• Bemisia tabaci;
  • neonicotinoids;
  • imidacloprid;
  • resistance;
  • cytochrome P450;
  • nAChR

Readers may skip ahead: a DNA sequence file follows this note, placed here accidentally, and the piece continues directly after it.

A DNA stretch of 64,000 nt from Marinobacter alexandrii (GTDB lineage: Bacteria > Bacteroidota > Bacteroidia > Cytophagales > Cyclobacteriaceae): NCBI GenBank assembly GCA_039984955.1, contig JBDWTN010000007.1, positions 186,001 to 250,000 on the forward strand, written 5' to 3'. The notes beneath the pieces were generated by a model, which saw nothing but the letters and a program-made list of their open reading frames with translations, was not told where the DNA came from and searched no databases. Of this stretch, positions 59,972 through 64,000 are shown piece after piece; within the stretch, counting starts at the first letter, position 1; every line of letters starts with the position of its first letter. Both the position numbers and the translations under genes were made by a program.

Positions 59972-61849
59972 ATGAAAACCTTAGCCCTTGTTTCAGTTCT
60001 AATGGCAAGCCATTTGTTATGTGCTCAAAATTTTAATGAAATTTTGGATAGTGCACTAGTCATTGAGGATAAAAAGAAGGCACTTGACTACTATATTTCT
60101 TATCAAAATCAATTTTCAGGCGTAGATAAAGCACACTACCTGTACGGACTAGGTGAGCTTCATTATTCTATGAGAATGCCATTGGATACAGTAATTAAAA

The whitefly, Bemisia tabaci (Hemiptera: Aleyrodidae), is a serious pest in many cropping systems world-wide and occurs in different biotypes. The most widespread one is the B-type, whereas the Q-biotype is nowadays still mostly restricted to Southern Spain. Neonicotinoid cross-resistance is known at a high level in Q-types from Spain and individual samples collected in Italy and Germany. Now we detected for the first time high neonicotinoid cross-resistance in a B-type from Israel. Target site resistance to imidacloprid using [3H]imidacloprid in nicotinic acetylcholine receptor (nAChR) binding assays could not be detected in any of these highly resistant strains. The impact of metabolizing enzymes such as esterases, glutathione S-transferases, and cytochrome P450-dependent monooxygenases in neonicotinoid resistance was studied biochemically with artificial substrates. Monooxygenase activity was increased 2–3-fold in moderately resistant strains (RF ∼30) and even 5–6-fold in highly resistant strains (RF ∼1,000). Only monooxygenase activity correlated with imidacloprid, thiamethoxam and acetamiprid resistance and, therefore, monooxygenases seem to be the only enzyme system responsible for neonicotinoid resistance in B. tabaci Q- and B-types. The oxidative degradation of imidacloprid in resistant Q-type strains could be confirmed by metabolism studies of [14C]imidacloprid in vivo. Five-hydroxy-imidacloprid could be detected as the only main metabolite. The insecticidal activity and binding affinity to nAChR of this compound was 10 times lower than imidacloprid itself in B. tabaci. Arch. Insect Biochem. Physiol. 54:165–176, 2003. © 2003 Wiley-Liss, Inc.